If you've never seen This Film Is Not Yet Rated, do yourself a favor and learn a little (ok a lot) about how the MPAA creates ratings for feature films.
It's a surprisingly fascist and conservative system that rewards safe, boring stories, while punishing movies that have perfectly normal sexual content that wouldn't so much as raise an eyebrow in most other countries. I make that suggestion now because there is no better example of how painfully obvious it is that the MPAA is in the business of moral censorship than when they exert authority over material placed on the web by the films writer and director that doesn't even appear in the film itself. I read a few days ago on Kevin Smith's blog that he had released a "teaser" for his new comedy -- Zack & Miri Make A porno -- made up entirely of scenes that were cut from the film. It wasn't a trailer, I don't think it had music or narration of any kind. This thing was exactly what you'd expect it to be, just a bunch of scenes from the movie that were left on the cutting room floor for one reason or another. Now I'm severely regretting not having watched it when I had the chance, because the moral minority over at the MPAA declared that this teaser was considered promotional material, which naturally gave them purview over it, and demanded that it be taken offline -- even though it was Smith's own material and not theirs -- until they could rate the stupid thing.
I get that the somebody in the chain should be responsible for looking at promotional material to make sure it's safe for all ages (including infants as picky and morally conservative as these people can be) but this is just ridiculous. We're talking about rules meant to encompass official movie trailers, posters, radio spots, and stuff like that. It was never meant to cover material that isn't in the movie, put on a production companies website by its damn owner.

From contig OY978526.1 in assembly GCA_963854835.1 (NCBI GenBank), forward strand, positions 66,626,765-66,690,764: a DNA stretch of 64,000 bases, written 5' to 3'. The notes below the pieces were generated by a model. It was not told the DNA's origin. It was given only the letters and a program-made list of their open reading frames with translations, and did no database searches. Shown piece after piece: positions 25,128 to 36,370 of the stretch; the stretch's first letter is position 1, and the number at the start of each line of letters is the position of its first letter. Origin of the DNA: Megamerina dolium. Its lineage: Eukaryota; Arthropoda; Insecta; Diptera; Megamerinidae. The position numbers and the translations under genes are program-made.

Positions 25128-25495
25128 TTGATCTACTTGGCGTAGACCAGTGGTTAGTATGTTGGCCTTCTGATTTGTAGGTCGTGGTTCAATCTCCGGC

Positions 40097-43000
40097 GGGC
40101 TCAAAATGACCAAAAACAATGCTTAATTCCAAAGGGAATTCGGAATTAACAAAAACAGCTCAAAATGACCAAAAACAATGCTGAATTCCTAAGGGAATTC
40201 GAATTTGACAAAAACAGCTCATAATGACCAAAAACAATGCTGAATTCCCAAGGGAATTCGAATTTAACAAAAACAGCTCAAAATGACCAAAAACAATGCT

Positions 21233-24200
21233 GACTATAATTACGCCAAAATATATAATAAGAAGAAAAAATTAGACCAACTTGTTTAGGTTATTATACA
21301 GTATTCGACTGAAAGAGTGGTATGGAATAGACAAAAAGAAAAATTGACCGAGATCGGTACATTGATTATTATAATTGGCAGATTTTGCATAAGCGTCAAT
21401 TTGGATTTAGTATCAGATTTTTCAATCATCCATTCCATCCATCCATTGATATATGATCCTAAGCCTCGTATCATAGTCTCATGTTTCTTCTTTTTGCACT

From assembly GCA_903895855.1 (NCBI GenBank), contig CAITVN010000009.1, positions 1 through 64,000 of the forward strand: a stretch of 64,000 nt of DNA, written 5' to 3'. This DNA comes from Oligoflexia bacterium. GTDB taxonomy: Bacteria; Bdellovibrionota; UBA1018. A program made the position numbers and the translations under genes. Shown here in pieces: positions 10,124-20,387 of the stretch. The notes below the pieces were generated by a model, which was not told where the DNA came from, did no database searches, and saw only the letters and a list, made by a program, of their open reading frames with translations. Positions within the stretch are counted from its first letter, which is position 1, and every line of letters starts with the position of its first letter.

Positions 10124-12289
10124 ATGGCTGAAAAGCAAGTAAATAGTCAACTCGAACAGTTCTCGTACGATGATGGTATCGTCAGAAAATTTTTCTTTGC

At this point I can't help but wonder why nobody has sued the MPAA over things like this. Regardless of what any contract between them and the studios may say, they are clearly acting as a censorship organization in this instance (since the material in question is not in the film) and as a matter of law, it sounds an awful lot like illegal collusion on the MPAA's behalf anyway.
I'm not a lawyer so I can't say that for sure, but it shouldn't matter either way. This is going too far, and somebody needs to push back against this before the MPAA suddenly decides it has jurisdiction over private blogs (like Kevin Smith's) since anything he writes about (his own) films could be considered "promotional material." Maybe only in their twisted view, but if they've reached this far, they can reach a little further and snuff out anything not bearing the moral minority's stamp of approval.